The Superfamily Copromorphoidea is further organized into finer groupings including:
The Alucitidae or many-plumed moths are a family of moths with unusually modified wings. Both fore- and hind-wings consist of about six rigid spines, from which radiate flexible bristles creating a structure similar to a bird's feather. [more]
Carposinidae, the "fruitworm moths" is a family of insects in the lepidopteran order. These moths are narrower winged than Copromorphidae, with less rounded forewing tips. Males often have conspicuous patches of scales on either surface (Dugdale et al., 1999). The mouthparts are quite diagnostic, usually with prominent, upcurved "labial palps", the third segment long (especially in females), and the second segment covered in large scales. Unlike Copromorphidae, the "M2" and sometimes "M1" vein on the hindwings is absent. The relationship of Carposinidae relative to Copromorphidae needs further investigation. It is considered possible that the family is artificial, being nested within Copromorphidae (Dugdale et al., 1999). The Palearctic species have been revised by Diakonoff (1989). [more]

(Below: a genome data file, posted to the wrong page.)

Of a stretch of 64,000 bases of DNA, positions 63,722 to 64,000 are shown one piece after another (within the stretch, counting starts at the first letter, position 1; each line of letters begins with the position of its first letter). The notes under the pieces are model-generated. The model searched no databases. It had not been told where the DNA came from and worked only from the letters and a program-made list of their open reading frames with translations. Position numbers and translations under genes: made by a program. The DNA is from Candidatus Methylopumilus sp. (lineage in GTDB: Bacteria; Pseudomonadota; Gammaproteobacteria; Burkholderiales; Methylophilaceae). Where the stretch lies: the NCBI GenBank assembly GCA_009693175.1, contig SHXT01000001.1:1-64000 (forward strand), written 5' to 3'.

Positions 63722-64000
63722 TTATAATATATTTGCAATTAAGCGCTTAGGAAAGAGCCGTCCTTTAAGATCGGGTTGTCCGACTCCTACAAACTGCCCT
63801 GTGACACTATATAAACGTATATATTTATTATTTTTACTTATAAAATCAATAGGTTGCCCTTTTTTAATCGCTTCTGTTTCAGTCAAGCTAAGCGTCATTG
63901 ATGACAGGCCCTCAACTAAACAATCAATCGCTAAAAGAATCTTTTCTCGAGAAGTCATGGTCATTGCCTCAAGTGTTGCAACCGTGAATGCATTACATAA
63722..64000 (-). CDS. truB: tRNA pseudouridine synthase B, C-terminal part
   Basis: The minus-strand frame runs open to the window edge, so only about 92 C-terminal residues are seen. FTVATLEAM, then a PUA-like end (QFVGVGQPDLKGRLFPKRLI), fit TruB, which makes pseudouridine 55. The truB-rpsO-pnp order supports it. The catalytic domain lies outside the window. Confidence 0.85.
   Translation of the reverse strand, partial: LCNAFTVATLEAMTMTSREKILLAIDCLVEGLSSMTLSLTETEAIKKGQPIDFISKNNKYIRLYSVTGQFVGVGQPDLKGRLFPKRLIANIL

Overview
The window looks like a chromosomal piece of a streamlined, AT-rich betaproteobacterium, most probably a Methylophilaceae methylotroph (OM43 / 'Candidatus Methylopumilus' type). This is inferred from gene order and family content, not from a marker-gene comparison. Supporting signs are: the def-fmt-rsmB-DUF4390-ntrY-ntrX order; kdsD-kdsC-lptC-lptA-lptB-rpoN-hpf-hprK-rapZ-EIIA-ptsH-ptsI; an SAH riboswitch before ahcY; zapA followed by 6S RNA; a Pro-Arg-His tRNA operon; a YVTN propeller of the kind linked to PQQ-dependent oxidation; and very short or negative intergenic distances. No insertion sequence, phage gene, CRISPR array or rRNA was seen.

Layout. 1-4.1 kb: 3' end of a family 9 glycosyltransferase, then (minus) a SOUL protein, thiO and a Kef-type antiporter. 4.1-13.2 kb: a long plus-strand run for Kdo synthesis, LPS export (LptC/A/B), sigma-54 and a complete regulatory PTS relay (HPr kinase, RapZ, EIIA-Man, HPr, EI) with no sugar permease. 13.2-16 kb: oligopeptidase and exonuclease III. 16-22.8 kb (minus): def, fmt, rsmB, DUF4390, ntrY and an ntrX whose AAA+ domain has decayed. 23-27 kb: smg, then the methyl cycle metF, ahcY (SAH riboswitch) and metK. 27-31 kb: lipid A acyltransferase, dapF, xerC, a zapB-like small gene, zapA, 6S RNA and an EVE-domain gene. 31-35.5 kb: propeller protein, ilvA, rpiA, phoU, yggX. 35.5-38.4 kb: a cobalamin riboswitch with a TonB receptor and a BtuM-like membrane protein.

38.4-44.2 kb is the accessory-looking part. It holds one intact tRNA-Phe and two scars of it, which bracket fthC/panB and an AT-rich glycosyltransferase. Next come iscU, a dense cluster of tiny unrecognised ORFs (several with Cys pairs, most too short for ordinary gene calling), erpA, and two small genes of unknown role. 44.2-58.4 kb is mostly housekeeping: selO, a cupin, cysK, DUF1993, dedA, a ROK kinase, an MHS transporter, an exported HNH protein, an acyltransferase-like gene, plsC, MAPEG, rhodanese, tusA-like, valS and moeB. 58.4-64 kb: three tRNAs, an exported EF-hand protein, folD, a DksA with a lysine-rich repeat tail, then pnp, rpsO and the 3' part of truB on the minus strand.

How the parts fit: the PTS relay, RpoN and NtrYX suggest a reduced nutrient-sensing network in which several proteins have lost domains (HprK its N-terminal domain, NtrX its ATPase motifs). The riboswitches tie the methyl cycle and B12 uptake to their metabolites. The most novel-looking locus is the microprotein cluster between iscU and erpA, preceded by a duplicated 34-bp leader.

Copromorphidae, the "tropical fruitworm moths" is a family of insects in the lepidopteran order. These moths have broad, rounded forewings, and well-camouflaged scale patterns. Unlike Carposinidae the mouthparts include "labial palps" with the second rather than third segment the longest. The position of the enigmatic New Zealand genus Isonomeutis in this family in uncertain, as it lacks the flimsy cuticle of the pupa characteristic of other Copromorphoidea. With other unusual structural characteristics of the caterpillar and adult, it could represent the sister lineage of all other extant members of this superfamily (Dugdale et al., 1999). The genus Sisyroxena from Madagascar is also notable for its unusual venation and wing scale sockets (Dugdale et al., 1999). [more]
At least 132 species and subspecies belong to the Family Epermeniidae.
More info about the Family Epermeniidae may be found here.
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